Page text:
This afternoon, NASA started a fire aboard a trash-filled cargo spacecraft, but it was all in the name of science. Engineers at the agency's Glenn Research Center are studying how large-scale fires spread in space.

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Take a look inside the station's new expandable module with astronaut Jeff Williams

Posted by Jason Davis on 2016/06/06 12:55 CDT

BEAM, the International Space Station's new expandable habitat module, is open for business. NASA astronaut Jeff Williams and cosmonaut Oleg Skripochka entered the module at 4:47 a.m. EDT (9:47 UTC) this morning.

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BEAM expanded and pressurized: Your news, commentary and tweet roundup

Posted by Jason Davis on 2016/05/28 11:18 CDT

BEAM is expanded and pressurized! The International Space Station's newest module, which will serve as a technology demonstrator for in-space expandable habitats, was fully filled with air this afternoon.

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With retry scheduled tomorrow, NASA and Bigelow say BEAM will work—it's just a question of when

Posted by Jason Davis on 2016/05/27 03:44 CDT

NASA will try again tomorrow to expand BEAM, the Bigelow Expandable Activity Module. During a press teleconference this afternoon, officials said they were confident the module was going to expand—it's just a question of when.

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Lunar Farside Landing Plans

Posted by Phil Stooke on 2016/05/27 06:48 CDT | 1 comments

Phil Stooke describes a research trip to the Regional Planetary Image Facility at the USGS in Flagstaff, where he discovered Jack Schmitt's proposed plans for a farside landing site for Apollo 17.

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Space station module expansion called off after BEAM doesn't budge

Posted by Jason Davis on 2016/05/26 10:58 CDT | 1 comments

NASA and Bigelow Aerospace weren't able to get the space station's newest module up and running this morning. Another attempt could come as early as Friday.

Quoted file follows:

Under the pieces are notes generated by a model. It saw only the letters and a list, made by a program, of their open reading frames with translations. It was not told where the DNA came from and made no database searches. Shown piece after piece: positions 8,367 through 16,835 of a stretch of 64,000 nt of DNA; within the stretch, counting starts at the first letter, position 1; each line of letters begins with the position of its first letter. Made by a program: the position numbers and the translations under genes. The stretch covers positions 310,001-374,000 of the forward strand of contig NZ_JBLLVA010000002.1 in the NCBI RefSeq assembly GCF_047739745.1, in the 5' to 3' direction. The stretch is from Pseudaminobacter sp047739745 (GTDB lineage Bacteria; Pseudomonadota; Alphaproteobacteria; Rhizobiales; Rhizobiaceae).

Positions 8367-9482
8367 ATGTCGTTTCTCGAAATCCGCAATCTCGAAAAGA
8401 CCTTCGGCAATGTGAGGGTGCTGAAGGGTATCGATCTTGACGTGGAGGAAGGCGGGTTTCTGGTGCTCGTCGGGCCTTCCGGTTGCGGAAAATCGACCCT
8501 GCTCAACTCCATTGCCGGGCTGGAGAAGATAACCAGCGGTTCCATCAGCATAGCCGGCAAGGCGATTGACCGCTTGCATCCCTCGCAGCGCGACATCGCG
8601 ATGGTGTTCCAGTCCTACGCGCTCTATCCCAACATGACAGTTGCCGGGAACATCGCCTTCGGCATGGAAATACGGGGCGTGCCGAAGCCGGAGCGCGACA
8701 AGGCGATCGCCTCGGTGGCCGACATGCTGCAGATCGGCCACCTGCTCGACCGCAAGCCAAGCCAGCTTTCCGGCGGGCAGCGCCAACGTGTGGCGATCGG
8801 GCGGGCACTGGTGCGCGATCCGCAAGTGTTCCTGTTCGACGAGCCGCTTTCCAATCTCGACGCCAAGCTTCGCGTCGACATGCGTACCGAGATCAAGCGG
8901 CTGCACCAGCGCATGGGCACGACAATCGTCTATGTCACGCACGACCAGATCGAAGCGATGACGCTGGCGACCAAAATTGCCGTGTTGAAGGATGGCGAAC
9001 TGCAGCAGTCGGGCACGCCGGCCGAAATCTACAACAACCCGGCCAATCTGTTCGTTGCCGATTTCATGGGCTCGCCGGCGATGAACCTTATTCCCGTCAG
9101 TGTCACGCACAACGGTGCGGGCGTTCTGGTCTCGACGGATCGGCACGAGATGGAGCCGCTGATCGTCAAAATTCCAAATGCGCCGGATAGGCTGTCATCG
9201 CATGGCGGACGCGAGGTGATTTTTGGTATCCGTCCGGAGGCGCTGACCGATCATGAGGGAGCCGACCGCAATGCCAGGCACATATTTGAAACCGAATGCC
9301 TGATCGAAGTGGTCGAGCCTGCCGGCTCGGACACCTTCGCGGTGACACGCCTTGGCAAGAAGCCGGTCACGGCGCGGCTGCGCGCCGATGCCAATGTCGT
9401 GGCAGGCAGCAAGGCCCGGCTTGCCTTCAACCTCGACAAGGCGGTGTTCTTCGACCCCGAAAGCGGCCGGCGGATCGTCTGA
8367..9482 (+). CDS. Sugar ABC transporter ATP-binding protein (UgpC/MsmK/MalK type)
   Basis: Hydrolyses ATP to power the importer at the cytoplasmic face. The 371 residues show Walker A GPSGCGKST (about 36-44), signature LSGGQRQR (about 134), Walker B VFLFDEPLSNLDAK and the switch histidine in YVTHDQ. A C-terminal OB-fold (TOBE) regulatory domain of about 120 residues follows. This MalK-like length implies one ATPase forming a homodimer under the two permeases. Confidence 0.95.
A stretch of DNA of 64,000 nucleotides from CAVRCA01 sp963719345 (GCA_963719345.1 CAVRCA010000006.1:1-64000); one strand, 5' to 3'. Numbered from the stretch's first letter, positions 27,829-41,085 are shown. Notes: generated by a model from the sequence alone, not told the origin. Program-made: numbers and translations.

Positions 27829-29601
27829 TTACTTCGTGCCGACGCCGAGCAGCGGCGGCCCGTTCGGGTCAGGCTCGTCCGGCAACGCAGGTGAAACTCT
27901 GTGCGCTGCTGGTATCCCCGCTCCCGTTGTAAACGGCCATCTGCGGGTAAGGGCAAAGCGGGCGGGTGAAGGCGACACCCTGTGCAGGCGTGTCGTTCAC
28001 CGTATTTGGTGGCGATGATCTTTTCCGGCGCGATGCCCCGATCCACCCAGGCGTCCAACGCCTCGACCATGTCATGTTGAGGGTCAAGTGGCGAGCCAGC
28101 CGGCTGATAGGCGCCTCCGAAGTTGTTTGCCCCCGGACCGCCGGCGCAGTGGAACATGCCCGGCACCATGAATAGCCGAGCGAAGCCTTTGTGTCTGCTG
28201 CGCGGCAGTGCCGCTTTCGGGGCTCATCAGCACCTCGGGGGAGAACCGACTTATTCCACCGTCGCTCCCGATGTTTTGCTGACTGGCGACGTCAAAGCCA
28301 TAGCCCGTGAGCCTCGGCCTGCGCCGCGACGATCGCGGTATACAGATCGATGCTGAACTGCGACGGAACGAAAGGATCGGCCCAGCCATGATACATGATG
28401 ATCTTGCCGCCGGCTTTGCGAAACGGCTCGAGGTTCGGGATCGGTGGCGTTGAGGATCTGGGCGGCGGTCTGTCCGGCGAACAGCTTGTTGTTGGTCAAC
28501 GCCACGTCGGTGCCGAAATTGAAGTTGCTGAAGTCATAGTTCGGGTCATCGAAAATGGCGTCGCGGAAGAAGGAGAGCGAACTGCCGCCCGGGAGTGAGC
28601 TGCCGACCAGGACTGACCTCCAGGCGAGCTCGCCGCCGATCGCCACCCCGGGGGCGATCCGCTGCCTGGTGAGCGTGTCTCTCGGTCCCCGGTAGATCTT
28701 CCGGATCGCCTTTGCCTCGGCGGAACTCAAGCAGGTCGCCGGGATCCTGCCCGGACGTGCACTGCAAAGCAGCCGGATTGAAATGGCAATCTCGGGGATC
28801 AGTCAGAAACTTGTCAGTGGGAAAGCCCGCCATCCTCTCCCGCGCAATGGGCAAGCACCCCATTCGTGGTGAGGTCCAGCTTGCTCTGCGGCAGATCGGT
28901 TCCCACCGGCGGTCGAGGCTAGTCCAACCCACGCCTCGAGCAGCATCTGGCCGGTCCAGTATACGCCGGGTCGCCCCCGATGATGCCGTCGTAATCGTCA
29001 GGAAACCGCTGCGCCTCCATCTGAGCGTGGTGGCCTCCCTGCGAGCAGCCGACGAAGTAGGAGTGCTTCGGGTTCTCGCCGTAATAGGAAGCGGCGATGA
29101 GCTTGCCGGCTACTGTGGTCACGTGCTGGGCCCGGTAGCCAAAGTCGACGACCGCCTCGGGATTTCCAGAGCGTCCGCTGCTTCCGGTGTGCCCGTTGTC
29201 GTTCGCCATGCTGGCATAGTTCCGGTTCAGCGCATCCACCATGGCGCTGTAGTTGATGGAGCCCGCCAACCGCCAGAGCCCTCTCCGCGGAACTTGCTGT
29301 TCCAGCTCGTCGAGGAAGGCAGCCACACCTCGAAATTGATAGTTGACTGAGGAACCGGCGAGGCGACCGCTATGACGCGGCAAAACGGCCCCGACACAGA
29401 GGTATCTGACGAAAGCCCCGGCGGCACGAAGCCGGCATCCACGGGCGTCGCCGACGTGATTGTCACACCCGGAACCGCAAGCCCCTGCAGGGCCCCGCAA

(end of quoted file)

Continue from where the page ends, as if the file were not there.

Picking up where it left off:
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Lockheed Proposes to have Humans Orbiting Mars by 2028
Their new concept shares core values with the Society's report from last year

Posted by Casey Dreier on 2016/05/19 05:30 CDT | 7 comments

Lockheed Martin proposed a system to send humans to orbit Mars in the year 2028—a concept that shares many core values with The Planetary Society's report, Humans Orbiting Mars, we released last year.

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All the way to orbit: After 35 years, is the RS-25 still the Ferrari of rocket engines?

Posted by Jason Davis on 2016/05/09 06:00 CDT | 21 comments

The RS-25 powered the space shuttle for three decades, and will soon be used on the Space Launch System. Is it still the Ferrari of rocket engines? A deep dive on performance, reliability and the politics of rocket science.

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What NASA Can Learn from SpaceX
A man, a plan, Mars

Posted by Casey Dreier on 2016/04/28 11:42 CDT | 23 comments

SpaceX's announcement that it will send Dragon capsules to Mars demonstrates the advantage of having a clear plan to explore the red planet. NASA should take note.

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Does Presidential Intervention Undermine Consensus for NASA?
Being on the presidential agenda may induce opposition that could have been avoided

Posted by Casey Dreier on 2016/04/13 05:54 CDT | 14 comments

Presidents induce polarization on topics they choose to promote. So is the best way for a President to promote consensus in NASA to speak quietly?